James Clerk Maxwell Poems

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James Clerk Maxwell
James Clerk Maxwell (13 June 1831 – 5 November 1879) was a Scottish mathematician and theoretical physicist. His most significant achievement was aggregating a set of equations in electricity, magnetism and inductance — eponymously named Maxwell's equations — including an important modification of Ampère's Circuital Law. It was the most unified model of electromagnetism yet. It is famous for introducing to the physics community a detailed model of light as an electromagnetic phenomenon, building upon the earlier hypothesis advanced by Faraday (Faraday Effect). He also developed the Maxwell distribution, a statistical means to describe aspects of the kinetic theory of gases. These two discoveries helped usher in the era of modern physics, laying the foundation for future work in such fields as special relativity and quantum mechanics. He is also known for creating the first true colour photograph in 1861. “[The work of Maxwell] ... the most profound and the most fruitful that physics has experienced since the time of Newton.” —Albert Einstein, The Sunday Post Maxwell demonstrated that electric and magnetic fields travel through space, in the form of waves, and at the constant speed of light. Finally, in 1861 Maxwell wrote a four-part publication in the Philosophical Magazine called On Physical Lines of Force where he first proposed that light was in fact undulations in the same medium that is the cause of electric and magnetic phenomena. Maxwell is considered by many physicists to be the scientist of the nineteenth century most influential on twentieth century physics. His contributions to physics are considered by many to be of the same magnitude as those of Isaac Newton and Albert Einstein.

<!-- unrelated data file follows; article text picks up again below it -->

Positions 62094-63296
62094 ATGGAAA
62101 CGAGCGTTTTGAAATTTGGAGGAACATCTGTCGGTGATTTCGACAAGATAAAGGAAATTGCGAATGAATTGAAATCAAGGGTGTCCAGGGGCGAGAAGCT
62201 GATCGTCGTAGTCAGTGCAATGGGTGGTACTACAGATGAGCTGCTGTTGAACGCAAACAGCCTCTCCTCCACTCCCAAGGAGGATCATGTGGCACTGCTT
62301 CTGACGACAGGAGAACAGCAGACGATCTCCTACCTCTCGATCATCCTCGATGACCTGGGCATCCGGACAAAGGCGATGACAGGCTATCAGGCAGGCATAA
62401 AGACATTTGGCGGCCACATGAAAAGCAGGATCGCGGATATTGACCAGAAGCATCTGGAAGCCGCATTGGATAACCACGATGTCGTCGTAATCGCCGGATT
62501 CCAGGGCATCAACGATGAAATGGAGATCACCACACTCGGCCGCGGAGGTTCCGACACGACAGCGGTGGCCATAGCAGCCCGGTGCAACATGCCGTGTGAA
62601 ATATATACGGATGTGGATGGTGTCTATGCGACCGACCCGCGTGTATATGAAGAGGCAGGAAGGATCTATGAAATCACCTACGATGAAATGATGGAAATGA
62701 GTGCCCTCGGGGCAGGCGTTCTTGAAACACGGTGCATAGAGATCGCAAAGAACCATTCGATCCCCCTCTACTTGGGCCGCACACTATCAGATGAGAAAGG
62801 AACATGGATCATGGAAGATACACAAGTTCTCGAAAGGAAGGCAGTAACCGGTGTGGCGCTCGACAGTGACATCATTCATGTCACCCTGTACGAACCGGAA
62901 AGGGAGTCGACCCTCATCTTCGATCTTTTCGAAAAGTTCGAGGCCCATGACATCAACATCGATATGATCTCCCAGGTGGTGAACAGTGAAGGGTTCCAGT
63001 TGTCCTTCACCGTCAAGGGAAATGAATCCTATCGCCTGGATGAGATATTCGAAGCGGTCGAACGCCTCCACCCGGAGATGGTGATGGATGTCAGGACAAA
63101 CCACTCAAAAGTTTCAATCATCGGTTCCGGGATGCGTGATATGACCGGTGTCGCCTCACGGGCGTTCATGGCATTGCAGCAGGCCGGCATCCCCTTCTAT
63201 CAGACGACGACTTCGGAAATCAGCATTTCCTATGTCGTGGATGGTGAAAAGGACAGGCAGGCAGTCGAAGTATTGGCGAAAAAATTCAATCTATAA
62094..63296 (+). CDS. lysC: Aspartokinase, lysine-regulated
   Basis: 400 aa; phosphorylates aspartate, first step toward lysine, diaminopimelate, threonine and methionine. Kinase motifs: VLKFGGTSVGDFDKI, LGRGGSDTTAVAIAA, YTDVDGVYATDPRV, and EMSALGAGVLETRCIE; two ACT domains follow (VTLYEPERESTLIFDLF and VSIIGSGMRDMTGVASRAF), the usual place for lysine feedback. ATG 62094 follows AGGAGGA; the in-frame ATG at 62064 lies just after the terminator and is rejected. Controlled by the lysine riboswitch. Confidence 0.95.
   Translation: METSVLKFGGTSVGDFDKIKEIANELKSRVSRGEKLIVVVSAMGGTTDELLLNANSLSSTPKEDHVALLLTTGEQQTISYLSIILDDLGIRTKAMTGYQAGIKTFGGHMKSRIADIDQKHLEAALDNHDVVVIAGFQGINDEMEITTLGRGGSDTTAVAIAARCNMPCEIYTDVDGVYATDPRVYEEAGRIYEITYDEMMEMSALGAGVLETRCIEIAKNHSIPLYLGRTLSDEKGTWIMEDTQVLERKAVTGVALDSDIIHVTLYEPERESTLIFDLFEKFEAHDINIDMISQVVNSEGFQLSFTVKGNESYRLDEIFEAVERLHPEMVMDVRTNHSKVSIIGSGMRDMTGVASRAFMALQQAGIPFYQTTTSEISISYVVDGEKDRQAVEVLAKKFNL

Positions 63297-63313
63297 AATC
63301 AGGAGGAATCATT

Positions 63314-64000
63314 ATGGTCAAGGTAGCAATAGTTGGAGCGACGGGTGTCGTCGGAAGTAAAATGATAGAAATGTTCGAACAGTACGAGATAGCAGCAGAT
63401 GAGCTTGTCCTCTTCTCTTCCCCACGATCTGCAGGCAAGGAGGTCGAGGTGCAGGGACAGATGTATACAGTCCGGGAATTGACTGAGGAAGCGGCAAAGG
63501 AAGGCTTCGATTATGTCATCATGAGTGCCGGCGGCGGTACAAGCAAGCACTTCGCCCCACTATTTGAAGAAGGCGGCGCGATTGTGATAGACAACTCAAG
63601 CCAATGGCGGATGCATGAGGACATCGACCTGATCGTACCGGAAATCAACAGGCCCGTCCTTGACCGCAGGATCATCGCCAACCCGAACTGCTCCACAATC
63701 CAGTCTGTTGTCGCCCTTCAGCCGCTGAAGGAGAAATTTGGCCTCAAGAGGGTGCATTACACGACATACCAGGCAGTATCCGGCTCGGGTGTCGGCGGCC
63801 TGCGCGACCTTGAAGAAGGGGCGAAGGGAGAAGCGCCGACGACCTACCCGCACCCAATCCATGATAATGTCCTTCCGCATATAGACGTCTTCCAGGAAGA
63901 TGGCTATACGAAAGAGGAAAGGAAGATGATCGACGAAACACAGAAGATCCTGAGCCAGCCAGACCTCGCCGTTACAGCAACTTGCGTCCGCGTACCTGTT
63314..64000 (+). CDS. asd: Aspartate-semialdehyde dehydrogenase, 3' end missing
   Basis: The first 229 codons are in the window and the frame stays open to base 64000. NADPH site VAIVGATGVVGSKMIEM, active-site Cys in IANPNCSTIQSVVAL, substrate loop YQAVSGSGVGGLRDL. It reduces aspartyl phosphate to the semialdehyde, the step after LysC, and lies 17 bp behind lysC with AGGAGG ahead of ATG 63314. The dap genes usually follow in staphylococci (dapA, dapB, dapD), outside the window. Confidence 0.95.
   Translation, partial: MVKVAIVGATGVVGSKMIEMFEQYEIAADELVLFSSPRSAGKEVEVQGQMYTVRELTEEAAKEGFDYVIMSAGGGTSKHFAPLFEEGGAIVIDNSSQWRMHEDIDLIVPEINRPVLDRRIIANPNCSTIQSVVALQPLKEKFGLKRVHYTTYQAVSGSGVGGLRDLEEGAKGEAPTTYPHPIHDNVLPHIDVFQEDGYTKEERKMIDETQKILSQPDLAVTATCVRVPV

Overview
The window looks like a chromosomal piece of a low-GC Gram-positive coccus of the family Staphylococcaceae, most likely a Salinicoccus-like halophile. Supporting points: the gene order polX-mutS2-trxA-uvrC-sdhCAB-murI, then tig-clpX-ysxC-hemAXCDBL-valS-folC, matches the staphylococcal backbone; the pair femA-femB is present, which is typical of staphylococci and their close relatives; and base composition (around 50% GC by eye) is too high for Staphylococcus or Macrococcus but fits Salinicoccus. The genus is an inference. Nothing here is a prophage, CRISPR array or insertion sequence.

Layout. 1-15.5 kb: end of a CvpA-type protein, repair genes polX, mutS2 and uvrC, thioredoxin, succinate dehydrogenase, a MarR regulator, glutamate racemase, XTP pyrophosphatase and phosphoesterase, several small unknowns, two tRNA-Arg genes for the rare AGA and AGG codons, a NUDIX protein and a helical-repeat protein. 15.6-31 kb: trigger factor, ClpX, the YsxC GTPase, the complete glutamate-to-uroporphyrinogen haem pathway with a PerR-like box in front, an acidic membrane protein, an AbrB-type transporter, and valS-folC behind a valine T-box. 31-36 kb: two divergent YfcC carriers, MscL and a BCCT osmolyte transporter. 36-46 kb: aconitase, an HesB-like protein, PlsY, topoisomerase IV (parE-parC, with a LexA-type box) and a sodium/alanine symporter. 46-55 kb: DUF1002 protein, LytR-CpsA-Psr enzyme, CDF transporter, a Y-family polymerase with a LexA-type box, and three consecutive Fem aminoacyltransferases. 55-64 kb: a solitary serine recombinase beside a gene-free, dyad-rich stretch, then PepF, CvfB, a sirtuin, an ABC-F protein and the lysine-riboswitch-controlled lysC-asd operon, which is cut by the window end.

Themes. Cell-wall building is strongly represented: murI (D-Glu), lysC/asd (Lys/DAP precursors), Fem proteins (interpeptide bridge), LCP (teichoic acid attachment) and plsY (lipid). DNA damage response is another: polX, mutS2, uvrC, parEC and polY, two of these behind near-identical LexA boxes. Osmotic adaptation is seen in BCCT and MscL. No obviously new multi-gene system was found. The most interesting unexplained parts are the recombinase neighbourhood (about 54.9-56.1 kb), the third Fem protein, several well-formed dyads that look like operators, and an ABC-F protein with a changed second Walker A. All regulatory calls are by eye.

in memory of edward wilson, who repented of what was in his mind to write after section
Rigid Body (sings).

Gin a body meet a body
Flyin’ through the air,... [read poem]
all day permanent red (extract)
To welcome Hector to his death
God sent a rolling thunderclap across the sky
The city and ... [read poem]
the darling
Misfortune is a darling, ever
Most faithful to the minstrel race;
Let low-bred wretche... [read poem]
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